Finnmark – where dreams become reality

Facts about Finnmark

Finnmark County is situated in the extreme north east of the country. Of all counties in Norway, it has the largest area (48.637 square kilometres) and the fewest inhabitants. The Norwegian State used to own most of the territory of Finnmark (95%) but in July 2006 its property was transferred to the Finnmark Estate Agency.

Traditionally the North Cape is considered the northernmost point of Europe but in fact Kinnarodden at the Nordkyn peninsula is the northernmost point of the mainland. The easternmost point is the island of Hornøya in Vardø municipality. Finnmark borders on Troms County, the Arctic Ocean, the Barents Sea, Finland and Russia.

Finnmark has 19 municipalities. Six of these are townships: Alta (town status in 2001), Southern Varanger (the municipal centre of Kirkenes was given town status in 1998), Nordkapp (Honningsvåg was given town status in 1996), Hammerfest (1789) Vadsø (1833) and Vardø (1789). The other municipalities are: Berlevåg, Båtsfjord, Gamvik, Hasvik, Karasjok/Kárasjoga, Kautokeino/Guovdageaidnu, Kvalsund, Lebesby, Loppa, Måsøy, Nesseby/Unjargga, Porsanger and Tana/Deanu.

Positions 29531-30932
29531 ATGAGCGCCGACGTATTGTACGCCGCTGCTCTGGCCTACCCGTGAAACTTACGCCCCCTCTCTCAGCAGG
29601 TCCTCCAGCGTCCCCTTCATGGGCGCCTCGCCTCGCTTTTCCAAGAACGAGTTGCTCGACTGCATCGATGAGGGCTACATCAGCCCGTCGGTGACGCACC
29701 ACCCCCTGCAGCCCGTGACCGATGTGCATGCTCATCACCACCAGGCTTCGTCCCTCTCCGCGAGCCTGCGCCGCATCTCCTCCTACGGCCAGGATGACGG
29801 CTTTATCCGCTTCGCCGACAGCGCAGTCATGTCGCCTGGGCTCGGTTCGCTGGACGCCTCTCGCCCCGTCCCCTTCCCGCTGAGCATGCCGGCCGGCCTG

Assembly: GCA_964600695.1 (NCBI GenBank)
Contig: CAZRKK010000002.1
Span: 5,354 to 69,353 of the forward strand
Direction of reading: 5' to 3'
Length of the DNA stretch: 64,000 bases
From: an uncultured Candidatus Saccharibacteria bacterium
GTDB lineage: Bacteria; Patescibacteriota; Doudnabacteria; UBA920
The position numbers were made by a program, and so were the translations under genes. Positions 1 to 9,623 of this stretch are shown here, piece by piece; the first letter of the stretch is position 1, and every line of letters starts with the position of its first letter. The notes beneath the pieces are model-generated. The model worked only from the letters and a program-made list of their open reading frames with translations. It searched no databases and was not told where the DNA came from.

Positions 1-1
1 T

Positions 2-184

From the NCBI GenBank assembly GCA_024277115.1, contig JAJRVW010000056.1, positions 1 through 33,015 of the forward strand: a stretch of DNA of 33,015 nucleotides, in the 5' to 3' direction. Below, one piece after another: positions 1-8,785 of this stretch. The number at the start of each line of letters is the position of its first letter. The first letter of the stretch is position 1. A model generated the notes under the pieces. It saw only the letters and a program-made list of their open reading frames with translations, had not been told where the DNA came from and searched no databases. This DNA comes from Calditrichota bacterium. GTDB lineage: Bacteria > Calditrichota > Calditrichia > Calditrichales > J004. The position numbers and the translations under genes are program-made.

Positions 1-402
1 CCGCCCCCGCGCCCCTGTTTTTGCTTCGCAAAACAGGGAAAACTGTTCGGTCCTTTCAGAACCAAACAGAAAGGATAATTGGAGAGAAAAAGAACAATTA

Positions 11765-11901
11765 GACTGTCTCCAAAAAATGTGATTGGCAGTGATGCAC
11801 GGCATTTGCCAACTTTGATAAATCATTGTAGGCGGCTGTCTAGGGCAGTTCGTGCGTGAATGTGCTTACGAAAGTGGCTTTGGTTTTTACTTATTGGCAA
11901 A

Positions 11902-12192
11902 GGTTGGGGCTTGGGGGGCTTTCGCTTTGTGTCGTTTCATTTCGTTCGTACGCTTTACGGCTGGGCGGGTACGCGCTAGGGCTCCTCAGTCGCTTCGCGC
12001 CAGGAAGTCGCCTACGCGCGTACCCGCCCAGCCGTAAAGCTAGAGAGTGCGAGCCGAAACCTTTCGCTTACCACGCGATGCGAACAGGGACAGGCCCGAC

The largest urban areas are Alta, Hammerfest and Kirkenes. Vadsø is the county capital and the centre of both the State Administration and the Finnmark County Authority. Since 2007 there has been an increase of the number of inhabitants of Finnmark. The main reasons for this are both a birth rate surplus and increased immigration. The 1st of January 2014 Finnmark had 75 207 inhabitants.

Other facts:

Highest mountain: Øksfjordjøkelen (1175,4/1204 metres over sea level). Source: Norwegian Mapping Authority.
Largest lake: the Iešjávri (68 km2)
Longest river: the Tana river (369km, Norwegian/Finnish) and the Pasvik river (387 km, Norwegian/Russian/Finnish)
Flower of the county: cloudberry
Bird of the country: grouse
Stone type of the county: Alta slate and quartzite